October 11, 1969 – A march through the Loop by 300 members of the Students for a Democratic Society breaks bad as police face off against “demonstrators, using tire chains, clubs, railroad flares, and their fists smashed windows and fought a running battle … in the three-block area from La Salle street to State street.” [Chicago Tribune, October 12, 1969] When things finally wind down 105 demonstrators are under arrest, 27 police officers have been injured and two corporation counsels are hurt with one of them, Richard Elrod, suffering permanent paralysis when he attempts to tackle a demonstrator fleeing police. The march is supposed to proceed down La Salle Street to Jackson Boulevard, but it breaks apart a half-mile north at Madison Street and marchers head east, smashing windows in 15 buildings as they run. After the Loop is cleared, Governor Richard Ogilvie calls 300 Illinois national guardsmen into the area, but by 7:00 p.m., concluding that the trouble is at an end, he releases all 2,600 guardsmen on alert in the city since they had been summoned earlier in the week.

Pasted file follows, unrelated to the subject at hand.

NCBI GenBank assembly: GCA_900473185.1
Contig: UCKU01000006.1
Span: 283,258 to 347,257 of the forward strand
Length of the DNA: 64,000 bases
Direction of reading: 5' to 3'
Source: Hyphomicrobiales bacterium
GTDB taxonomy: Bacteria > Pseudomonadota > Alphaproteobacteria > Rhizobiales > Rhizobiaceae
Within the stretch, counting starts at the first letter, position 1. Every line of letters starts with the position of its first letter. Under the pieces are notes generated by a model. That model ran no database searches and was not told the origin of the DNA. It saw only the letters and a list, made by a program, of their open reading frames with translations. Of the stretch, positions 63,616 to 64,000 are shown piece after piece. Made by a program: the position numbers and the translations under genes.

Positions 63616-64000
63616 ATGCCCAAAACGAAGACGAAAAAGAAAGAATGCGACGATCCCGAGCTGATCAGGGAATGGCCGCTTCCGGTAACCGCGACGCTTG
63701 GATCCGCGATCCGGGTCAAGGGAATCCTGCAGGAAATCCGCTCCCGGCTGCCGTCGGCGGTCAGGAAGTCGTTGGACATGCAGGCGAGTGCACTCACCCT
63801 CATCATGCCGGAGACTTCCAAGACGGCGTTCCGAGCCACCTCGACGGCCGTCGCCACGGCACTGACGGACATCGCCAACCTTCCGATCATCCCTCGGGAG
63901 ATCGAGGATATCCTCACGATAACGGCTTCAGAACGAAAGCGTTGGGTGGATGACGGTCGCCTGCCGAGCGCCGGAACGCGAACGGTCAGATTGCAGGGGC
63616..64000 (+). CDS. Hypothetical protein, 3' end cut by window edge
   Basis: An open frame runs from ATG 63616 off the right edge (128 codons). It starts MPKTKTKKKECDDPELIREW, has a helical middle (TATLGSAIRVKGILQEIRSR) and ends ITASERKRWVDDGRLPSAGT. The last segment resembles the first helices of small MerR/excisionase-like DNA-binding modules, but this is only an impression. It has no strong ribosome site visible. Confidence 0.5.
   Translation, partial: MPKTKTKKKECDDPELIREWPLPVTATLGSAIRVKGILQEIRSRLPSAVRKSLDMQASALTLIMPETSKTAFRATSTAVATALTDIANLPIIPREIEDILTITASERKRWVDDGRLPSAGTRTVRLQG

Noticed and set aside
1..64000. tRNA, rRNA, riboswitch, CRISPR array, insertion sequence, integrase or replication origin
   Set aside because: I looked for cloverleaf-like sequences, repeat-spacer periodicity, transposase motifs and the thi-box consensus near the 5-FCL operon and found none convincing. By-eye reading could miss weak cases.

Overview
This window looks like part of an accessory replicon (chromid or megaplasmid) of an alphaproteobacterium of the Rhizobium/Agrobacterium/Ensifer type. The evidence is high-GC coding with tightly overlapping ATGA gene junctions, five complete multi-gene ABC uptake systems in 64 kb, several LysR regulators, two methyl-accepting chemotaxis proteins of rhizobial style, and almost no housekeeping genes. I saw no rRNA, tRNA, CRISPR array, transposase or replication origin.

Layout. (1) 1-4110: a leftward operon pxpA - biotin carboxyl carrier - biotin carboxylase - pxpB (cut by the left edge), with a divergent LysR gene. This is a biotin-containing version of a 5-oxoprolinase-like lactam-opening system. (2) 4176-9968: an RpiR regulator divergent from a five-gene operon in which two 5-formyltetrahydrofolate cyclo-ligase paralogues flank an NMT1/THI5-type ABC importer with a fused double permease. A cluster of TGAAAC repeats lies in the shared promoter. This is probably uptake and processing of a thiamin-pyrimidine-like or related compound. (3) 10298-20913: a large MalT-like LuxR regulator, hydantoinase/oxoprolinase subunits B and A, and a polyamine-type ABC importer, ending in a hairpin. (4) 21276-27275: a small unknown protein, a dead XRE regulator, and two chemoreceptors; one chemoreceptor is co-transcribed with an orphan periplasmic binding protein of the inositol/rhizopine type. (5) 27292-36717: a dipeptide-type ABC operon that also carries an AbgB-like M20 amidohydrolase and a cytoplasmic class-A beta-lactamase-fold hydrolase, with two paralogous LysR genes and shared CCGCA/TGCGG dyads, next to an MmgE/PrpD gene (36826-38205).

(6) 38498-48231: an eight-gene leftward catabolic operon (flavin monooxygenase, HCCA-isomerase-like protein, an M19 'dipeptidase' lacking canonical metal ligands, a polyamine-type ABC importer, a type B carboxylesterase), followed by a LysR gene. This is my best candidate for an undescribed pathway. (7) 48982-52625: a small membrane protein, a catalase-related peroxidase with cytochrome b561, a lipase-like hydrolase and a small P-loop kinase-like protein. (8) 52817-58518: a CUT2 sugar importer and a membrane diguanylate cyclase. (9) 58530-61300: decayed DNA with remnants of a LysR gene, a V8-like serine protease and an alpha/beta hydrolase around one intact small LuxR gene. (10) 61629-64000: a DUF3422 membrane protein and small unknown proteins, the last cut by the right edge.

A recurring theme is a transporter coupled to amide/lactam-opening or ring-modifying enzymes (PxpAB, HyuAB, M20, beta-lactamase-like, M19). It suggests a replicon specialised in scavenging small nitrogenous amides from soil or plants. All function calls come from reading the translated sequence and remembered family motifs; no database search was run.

October 11, 1954 – The rain finally stops. On October 9, 1954 rain begins to move into the Chicagoland area, and from that Saturday afternoon until Monday morning, the storms continue, bringing 6.21 inches of rain, surpassing a record that has stood for nearly 70 years. The Chicago Sanitary District orders the locks at the mouth of the river opened at 6:25 p.m. on October 10 and “A gigantic swell of water roared into the lake as the river for a time returned to the original direction of its flow before it had been reversed by canals to the Illinois waterway." [Chicago Daily Tribune, October 12, 1954] Water flows into the counterweight pits of most of the downtown bridges, immobilizing them, and traffic on the river is halted. The new Edens Highway is closed, and the Racine Avenue pumping station is put out of commission with four feet of water on its main floor. Before the locks are opened, the Chicago River rises five feet, overflowing in several locations, including the area around Union Station where stormwater pours into the basement of the main post office, where it short-circuits pumps that could have helped keep the water level lower. Flowing through drains, the floods enter two sub-basements of the Chicago Daily News building, today’s Two Riverside Plaza, where 42 feet of water eventually collects, destroying paper stock valued at a quarter million dollars and shorting out electrical circuits to the paper’s pressroom. The Chicago Tribune prints seven editions of the Chicago Daily News while fire boats and several fire engines pump the water out of the basements. the above photo shows the railroad yard near Van Buren Street under water that has also flooded the counterweight pits of the bridge.